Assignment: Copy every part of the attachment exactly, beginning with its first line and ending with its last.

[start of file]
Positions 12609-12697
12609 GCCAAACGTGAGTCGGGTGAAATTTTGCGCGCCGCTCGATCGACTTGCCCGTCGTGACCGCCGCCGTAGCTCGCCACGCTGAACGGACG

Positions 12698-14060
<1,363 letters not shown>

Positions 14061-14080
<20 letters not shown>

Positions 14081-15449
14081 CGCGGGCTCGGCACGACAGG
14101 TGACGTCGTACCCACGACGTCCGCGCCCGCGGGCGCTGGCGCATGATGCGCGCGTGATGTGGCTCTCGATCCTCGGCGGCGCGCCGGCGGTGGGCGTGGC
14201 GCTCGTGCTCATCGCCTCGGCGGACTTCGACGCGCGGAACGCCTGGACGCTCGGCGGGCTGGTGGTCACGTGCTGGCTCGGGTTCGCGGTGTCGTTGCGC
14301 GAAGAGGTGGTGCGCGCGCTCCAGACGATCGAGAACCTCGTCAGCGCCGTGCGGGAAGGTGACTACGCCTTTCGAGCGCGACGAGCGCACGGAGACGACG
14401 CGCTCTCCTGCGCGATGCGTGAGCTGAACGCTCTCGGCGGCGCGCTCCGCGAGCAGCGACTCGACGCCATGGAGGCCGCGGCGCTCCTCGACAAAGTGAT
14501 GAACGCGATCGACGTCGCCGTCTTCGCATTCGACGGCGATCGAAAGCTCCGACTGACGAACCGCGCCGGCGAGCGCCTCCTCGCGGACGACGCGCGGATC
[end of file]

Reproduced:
Positions 12609-12697
12609 GCCAAACGTGAGTCGGGTGAAATTTTGCGCGCCGCTCGATCGACTTGCCCGTCGTGACCGCCGCCGTAGCTCGCCACGCTGAACGGACG

Positions 12698-14060
<1,363 letters not shown>

Positions 14061-14080
<20 letters not shown>

Positions 14081-15449
14081 CGCGGGCTCGGCACGACAGG
14101 TGACGTCGTACCCACGACGTCCGCGCCCGCGGGCGCTGGCGCATGATGCGCGCGTGATGTGGCTCTCGATCCTCGGCGGCGCGCCGGCGGTGGGCGTGGC
14201 GCTCGTGCTCATCGCCTCGGCGGACTTCGACGCGCGGAACGCCTGGACGCTCGGCGGGCTGGTGGTCACGTGCTGGCTCGGGTTCGCGGTGTCGTTGCGC
14301 GAAGAGGTGGTGCGCGCGCTCCAGACGATCGAGAACCTCGTCAGCGCCGTGCGGGAAGGTGACTACGCCTTTCGAGCGCGACGAGCGCACGGAGACGACG
14401 CGCTCTCCTGCGCGATGCGTGAGCTGAACGCTCTCGGCGGCGCGCTCCGCGAGCAGCGACTCGACGCCATGGAGGCCGCGGCGCTCCTCGACAAAGTGAT
14501 GAACGCGATCGACGTCGCCGTCTTCGCATTCGACGGCGATCGAAAGCTCCGACTGACGAACCGCGCCGGCGAGCGCCTCCTCGCGGACGACGCGCGGATC